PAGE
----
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Matterwave

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I have a question about Bernard Shutz's derivation of the Lie derivative of a vector field in his book Geometrical Methods for Mathematical Physics.

I will try to reproduce part of his argument here.

Essentially, we have 2 vector fields V and U which are represented by [itex]\frac{d}{d\lambda}[/itex] and [itex]\frac{d}{d\mu}[/itex] respectively. The Lie derivative [itex]L_{\vec{V}}\vec{U}[/itex] is defined so that we Lie drag the vector field U from a point Q with parameter [itex]\lambda_0+\Delta\lambda[/itex] back to a point P with parameter [itex]\lambda_0[/itex] on V, creating a new vector field U* and then "compare" it with U which is at the point [itex]\lambda_0[/itex] (by "compare" I of course mean the usual thing you do in calculus which is to take the delta lambda to 0).

To do this, Shutz Taylor expanded U*(Q) and then rearranged terms to get U*(P) in terms of U*(Q) since U*(Q)=U(Q) which makes sense. The part of his derivation that doesn't make sense to me is that in the Taylor expansion of U*(Q), you obviously get a term like

[tex]\Delta\lambda\frac{d}{d\lambda}\frac{d}{d\mu^*}[/tex] (evaluated at P)

Shutz uses the Lie dragging condition to say that the Lie bracket between U* and V is 0, so he just reverses the order of that derivative. In the end you get that the Lie derivative of U with respect to V is the Lie bracket [V,U]. What I don't get is, even though Shutz COULD reverse the order of the derivatives in the above expression (perfectly valid due to the Lie Bracket being 0), there's no obvious a priori reason to me that he SHOULD.

If he DIDN'T reverse the order, and you carry out the calculations, then at the end you don't get the Lie Bracket, you get 0 (it seems to me). This seems very weird to me. Can somebody shed some insight? Why did he HAVE TO switch the order?

I didn't want to type out the full derivation, so I may have bungled something somewhere...Hopefully this much information will be enough for you guys to help me.

I will try to reproduce part of his argument here.

Essentially, we have 2 vector fields V and U which are represented by [itex]\frac{d}{d\lambda}[/itex] and [itex]\frac{d}{d\mu}[/itex] respectively. The Lie derivative [itex]L_{\vec{V}}\vec{U}[/itex] is defined so that we Lie drag the vector field U from a point Q with parameter [itex]\lambda_0+\Delta\lambda[/itex] back to a point P with parameter [itex]\lambda_0[/itex] on V, creating a new vector field U* and then "compare" it with U which is at the point [itex]\lambda_0[/itex] (by "compare" I of course mean the usual thing you do in calculus which is to take the delta lambda to 0).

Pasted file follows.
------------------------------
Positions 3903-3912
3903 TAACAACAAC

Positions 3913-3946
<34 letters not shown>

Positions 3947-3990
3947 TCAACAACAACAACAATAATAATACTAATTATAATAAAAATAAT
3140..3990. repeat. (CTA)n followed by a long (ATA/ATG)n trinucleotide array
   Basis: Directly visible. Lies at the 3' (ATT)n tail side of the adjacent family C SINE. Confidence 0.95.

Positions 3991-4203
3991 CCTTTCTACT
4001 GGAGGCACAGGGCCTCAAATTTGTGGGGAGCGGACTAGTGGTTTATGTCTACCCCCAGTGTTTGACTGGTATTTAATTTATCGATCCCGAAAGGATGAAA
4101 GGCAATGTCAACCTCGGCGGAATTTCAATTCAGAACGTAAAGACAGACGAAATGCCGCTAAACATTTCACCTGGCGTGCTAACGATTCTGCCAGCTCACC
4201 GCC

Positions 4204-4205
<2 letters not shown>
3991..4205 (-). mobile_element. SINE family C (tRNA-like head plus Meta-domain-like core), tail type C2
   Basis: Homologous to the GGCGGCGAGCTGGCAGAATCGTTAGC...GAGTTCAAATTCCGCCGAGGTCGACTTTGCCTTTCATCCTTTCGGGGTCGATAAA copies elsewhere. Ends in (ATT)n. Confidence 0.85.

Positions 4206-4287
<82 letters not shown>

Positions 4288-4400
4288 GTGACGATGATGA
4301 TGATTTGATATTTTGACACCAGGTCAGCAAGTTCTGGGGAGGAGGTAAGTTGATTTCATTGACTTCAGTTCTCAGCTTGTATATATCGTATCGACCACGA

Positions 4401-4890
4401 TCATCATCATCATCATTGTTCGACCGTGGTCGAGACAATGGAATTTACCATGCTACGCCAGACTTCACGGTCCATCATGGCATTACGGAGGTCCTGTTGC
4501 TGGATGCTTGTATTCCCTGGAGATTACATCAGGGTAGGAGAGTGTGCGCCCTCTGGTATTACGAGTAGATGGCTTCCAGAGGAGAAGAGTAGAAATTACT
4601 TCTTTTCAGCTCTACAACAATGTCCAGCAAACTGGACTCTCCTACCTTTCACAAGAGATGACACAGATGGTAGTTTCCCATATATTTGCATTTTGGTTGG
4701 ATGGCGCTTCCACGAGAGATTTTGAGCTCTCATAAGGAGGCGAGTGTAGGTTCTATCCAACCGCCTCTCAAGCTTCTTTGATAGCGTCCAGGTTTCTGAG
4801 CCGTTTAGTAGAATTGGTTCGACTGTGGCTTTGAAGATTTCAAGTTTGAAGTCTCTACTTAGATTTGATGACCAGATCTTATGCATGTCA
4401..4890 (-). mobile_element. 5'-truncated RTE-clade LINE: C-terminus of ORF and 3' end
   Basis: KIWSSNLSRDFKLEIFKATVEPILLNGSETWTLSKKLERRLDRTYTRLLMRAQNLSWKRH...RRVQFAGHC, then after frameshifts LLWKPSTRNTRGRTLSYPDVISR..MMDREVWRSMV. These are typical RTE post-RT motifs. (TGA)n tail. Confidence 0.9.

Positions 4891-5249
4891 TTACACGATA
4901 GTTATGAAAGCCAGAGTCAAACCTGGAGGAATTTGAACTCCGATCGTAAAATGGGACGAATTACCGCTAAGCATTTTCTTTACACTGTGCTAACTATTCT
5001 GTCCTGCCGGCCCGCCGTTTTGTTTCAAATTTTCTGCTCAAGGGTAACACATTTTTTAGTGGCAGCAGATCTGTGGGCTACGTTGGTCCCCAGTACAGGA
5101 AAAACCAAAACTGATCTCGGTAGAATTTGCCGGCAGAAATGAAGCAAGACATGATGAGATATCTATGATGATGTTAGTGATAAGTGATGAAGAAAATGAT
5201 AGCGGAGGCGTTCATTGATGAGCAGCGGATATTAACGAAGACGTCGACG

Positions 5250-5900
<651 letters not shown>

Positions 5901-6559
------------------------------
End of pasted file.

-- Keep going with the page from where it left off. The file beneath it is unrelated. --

To do this, Shutz Taylor expanded U*(Q) and then rearranged terms to get U*(P) in terms of U*(Q) since U*(Q)=U(Q) which makes sense. The part of his derivation that doesn't make sense to me is that in the Taylor expansion of U*(Q), you obviously get a term like

[tex]\Delta\lambda\frac{d}{d\lambda}\frac{d}{d\mu^*}[/tex] (evaluated at P)

Shutz uses the Lie dragging condition to say that the Lie bracket between U* and V is 0, so he just reverses the order of that derivative. In the end you get that the Lie derivative of U with respect to V is the Lie bracket [V,U]. What I don't get is, even though Shutz COULD reverse the order of the derivatives in the above expression (perfectly valid due to the Lie Bracket being 0), there's no obvious a priori reason to me that he SHOULD.

If he DIDN'T reverse the order, and you carry out the calculations, then at the end you don't get the Lie Bracket, you get 0 (it seems to me). This seems very weird to me. Can somebody shed some insight? Why did he HAVE TO switch the order?

I didn't want to type out the full derivation, so I may have bungled something somewhere...Hopefully this much information will be enough for you guys to help me.

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